It’s called Pele’s hair, it looks like glass fiber and it comes from volcanoes – but bear with me, and all will make sense.

Pele Hair

Pele’s hair. Image via USGS

Wind and Fire

Named after Pele, the Hawaiian goddess of volcanoes, these thin threads are basically volcanic glass fibers. They require very specific conditions to form – when drops of lava are thrown up into the air and caught by the strong winds. The wind then stretches them out and thins them, creating the strands you can see here. These strands can vary in length from a few centimeters to over 2 meters.

They form most commonly during fire fountain activity. Hawaii’s volcanoes are known for their  spectacular jet-like sprays of liquid lava called fire fountains. These incandescent displays can eject lava to impressive heights, with one eruption at Kilauea spreading lava 580 m high in 1959; this type of eruption is ideal for creating Pele’s hair.

Spun by powerful winds, lava drops can become elongated fibers.

Lava droplets cool and solidify very quickly, especially if they’re carried by the wind. But even so, if the winds are not strong enough, then all you’ll end up with are elongated small pebbles. In order for Pele’s hair to form, you need very strong winds to spin and strain the lava fast, before they manage to cool. The golden color comes from slight weathering effects.

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Because one single droplet becomes so elongated, the resulting Pele’s hair is very light and brittle. In fact, if you ever happen to see it, it’s heavily recommended not to touch it, no matter how tempting it is. Aside from being very thin and brittle, they are also very sharp and broken pieces can enter your skin.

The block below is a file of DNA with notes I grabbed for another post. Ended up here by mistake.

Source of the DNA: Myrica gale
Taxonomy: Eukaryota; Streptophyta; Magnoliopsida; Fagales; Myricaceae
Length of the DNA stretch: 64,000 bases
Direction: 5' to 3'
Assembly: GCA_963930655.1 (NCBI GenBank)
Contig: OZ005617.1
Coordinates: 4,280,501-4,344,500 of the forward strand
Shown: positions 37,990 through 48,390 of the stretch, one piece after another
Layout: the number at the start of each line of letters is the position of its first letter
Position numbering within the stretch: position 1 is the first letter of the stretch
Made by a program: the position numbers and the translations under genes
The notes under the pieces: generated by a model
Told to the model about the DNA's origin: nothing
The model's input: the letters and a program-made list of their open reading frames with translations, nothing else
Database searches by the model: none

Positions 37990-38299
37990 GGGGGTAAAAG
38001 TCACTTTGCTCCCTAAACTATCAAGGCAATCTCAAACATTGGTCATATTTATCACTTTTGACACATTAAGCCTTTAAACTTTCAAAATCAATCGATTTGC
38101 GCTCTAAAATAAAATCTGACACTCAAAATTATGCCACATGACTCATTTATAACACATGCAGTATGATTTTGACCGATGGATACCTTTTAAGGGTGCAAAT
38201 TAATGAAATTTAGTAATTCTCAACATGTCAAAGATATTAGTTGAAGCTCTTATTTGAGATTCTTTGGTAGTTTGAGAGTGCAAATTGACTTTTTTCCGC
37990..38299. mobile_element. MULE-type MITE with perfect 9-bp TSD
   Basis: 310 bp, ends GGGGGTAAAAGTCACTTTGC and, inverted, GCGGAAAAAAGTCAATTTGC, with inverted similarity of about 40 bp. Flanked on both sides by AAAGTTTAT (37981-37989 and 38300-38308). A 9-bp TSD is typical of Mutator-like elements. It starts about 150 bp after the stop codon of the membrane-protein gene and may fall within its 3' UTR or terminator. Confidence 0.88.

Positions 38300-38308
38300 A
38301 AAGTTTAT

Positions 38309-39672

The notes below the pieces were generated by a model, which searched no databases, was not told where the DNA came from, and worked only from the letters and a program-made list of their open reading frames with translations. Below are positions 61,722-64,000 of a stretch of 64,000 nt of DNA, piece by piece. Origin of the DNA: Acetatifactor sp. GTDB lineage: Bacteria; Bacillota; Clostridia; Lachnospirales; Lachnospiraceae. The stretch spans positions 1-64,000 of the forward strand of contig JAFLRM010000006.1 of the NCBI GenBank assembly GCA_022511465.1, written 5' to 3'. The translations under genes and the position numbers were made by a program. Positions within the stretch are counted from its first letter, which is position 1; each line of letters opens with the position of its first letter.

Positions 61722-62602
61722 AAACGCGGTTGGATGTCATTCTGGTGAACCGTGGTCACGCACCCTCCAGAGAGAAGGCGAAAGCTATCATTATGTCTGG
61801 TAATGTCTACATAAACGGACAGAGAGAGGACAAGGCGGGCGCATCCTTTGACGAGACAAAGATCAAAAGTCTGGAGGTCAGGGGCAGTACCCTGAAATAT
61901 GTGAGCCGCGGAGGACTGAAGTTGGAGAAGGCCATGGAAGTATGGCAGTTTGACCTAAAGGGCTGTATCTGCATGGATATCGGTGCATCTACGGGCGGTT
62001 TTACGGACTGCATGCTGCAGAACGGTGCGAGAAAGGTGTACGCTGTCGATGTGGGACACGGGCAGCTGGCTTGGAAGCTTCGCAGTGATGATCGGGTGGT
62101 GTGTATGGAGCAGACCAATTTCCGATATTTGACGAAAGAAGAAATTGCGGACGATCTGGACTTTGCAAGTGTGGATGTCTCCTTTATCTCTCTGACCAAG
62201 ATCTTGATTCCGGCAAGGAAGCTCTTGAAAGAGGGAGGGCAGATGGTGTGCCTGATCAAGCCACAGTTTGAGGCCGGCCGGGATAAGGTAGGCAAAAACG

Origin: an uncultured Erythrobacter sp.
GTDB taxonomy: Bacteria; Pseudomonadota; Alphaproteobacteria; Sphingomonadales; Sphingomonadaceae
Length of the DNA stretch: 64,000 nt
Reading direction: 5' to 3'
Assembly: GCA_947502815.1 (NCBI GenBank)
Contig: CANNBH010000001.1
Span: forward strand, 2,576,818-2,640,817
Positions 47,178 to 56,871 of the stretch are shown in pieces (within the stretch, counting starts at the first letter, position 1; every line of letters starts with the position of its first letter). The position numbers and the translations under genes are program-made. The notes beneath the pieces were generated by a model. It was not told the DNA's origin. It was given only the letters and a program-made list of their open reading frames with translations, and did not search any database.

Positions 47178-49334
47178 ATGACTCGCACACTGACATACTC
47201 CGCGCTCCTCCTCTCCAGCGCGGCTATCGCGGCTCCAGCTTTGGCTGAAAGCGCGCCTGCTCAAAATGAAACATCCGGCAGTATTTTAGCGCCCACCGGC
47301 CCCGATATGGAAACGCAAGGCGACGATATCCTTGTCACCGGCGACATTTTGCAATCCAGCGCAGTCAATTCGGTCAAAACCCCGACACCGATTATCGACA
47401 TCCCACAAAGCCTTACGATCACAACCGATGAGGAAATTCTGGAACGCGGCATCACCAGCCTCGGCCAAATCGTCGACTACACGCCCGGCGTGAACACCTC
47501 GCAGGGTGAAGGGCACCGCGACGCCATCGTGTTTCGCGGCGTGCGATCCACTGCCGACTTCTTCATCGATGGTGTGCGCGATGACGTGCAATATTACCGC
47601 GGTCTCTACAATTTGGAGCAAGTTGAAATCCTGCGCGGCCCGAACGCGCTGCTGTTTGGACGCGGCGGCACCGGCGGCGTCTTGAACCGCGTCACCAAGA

Pele’s hair Greenish-gold strands of Pele’s hair form when bubbles in hot lava pop and throw droplets into the wind. The droplets can elongate into perfectly straight, glassy strands that are as thin as human hair. Credit: NASA/GSFC/Andrea Jones In June, five student journalists from Stony Brook University’s Alan Alda Center for Communicating Science packed their hiking boots and hydration packs and joined a NASA-funded science team for 10 days on the lava fields of Kilauea, an active Hawaiian volcano. Kilauea’s lava fields are an ideal place to test equipment designed for use on Earth’s moon or Mars, because volcanic activity shaped so much of those terrains. The trip was part of an interdisciplinary program called RIS4E – short for Remote, In Situ, and Synchrotron Studies for Science and Exploration – which is designed to prepare for future exploration of the moon, near-Earth asteroids and the moons of Mars. To read reports from the RIS4E journalism students about their experiences in Hawaii, visit http://ReportingRIS4E.com

Pele’s hair
Greenish-gold strands of Pele’s hair form when bubbles in hot lava pop and throw droplets into the wind. They can be as thin as human hair, but don’t touch them – it can be dangerous.
Credit: NASA/GSFC/Andrea Jones